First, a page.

Some children establish nighttime dryness at the same time they get dry in the daytime. It’s not uncommon, however, for many children to require a little time and assistance to develop the ability to stay dry all night. Here are a few tips to help.
Make sure your child is reliably dry in the daytime before worrying about nighttime.
Encourage drinking and frequent toileting in the daytime.
Make sure bowel movements are soft and regular.
Have your child void twice before bedtime, once 30 minutes before bedtime and once as lights go out.
Remind your child to use the bathroom if he or she wakes up for any reason in the night, including coming into your room.
Have a trial of no pull-ups if you begin to see dry ones in the morning. If a couple of weeks pass without further progress, restart the pull-ups and try at a later time.
Try a bedwetting alarm if your child is school age and still wet most nights. This speeds up the development of the brain-bladder connection and allows most children to become dry in weeks instead of years.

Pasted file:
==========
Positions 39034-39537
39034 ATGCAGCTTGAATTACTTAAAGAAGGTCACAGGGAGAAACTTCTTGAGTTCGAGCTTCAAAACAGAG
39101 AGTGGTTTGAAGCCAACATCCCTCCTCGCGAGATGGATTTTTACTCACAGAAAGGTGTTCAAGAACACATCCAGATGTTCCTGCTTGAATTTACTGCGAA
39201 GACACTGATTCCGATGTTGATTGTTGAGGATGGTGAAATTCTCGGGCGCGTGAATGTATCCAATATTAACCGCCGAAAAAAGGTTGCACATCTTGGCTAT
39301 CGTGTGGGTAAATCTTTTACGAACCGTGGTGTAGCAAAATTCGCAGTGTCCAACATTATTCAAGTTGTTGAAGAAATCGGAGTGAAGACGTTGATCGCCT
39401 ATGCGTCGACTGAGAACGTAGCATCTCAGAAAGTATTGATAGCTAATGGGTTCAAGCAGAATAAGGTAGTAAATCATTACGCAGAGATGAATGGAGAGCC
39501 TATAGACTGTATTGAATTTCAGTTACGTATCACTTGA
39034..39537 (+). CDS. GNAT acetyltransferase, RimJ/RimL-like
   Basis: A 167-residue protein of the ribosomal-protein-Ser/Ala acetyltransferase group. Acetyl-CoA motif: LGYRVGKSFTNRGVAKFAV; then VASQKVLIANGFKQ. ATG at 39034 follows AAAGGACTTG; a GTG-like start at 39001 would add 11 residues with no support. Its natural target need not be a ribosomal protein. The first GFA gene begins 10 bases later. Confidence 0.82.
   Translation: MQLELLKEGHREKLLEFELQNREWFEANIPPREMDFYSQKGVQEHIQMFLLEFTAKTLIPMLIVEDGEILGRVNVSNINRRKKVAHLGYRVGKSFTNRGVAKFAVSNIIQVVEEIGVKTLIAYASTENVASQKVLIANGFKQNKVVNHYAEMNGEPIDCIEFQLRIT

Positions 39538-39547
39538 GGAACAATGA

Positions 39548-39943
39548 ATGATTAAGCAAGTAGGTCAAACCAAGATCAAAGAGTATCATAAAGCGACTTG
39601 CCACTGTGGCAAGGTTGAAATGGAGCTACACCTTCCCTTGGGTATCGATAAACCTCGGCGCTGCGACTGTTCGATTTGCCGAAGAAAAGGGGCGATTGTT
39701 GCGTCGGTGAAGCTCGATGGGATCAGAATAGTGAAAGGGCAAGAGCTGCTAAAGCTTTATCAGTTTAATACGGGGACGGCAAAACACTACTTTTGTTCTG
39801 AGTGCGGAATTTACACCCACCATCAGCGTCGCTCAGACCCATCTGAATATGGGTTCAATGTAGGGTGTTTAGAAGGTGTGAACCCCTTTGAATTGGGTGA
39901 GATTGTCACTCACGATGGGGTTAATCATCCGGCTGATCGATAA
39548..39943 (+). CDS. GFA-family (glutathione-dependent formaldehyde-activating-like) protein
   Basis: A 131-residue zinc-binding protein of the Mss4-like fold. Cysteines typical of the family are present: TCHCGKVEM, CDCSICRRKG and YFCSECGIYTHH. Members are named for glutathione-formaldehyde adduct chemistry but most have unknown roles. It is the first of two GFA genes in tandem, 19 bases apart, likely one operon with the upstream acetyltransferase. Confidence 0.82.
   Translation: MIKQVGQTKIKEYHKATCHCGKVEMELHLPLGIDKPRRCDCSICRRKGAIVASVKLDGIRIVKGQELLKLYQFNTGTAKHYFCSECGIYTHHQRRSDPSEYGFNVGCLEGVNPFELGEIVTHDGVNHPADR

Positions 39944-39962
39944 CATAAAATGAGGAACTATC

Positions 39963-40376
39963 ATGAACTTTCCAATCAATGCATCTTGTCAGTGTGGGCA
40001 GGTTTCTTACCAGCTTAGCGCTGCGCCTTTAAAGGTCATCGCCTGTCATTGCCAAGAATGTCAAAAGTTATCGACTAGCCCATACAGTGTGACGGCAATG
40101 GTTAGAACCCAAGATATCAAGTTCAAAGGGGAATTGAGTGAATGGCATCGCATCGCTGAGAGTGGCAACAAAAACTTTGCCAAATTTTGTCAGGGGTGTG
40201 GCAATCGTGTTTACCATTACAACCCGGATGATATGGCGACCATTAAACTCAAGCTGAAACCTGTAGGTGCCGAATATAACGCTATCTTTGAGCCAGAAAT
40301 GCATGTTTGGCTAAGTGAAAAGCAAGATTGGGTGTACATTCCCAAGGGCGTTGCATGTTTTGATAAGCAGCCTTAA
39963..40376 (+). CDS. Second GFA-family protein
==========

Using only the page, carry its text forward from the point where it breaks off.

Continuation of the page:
Be patient and know that becoming dry at night is a process.
Worry if nighttime dryness doesn’t happen for months or even a year or two after daytime dryness. This is very common.
Forget to mention this to your child’s health care provider, especially if your child had a period of dryness, and is now wetting again. Your doctor can easily check urine to rule out urinary problems.
Think that your child is lazy or is wetting at night on purpose. Be supportive and not punitive. Punishment, ridicule, or forcing your child to do their own laundry will not help them become dry faster.
Allow your child to wear pull-ups while they are awake. Put it on last thing before lights out and take it off immediately upon waking.
Forget that bedwetting is inherited and often parents, aunts, uncles or grandparents can recall having a similar problem. Siblings may also be affected.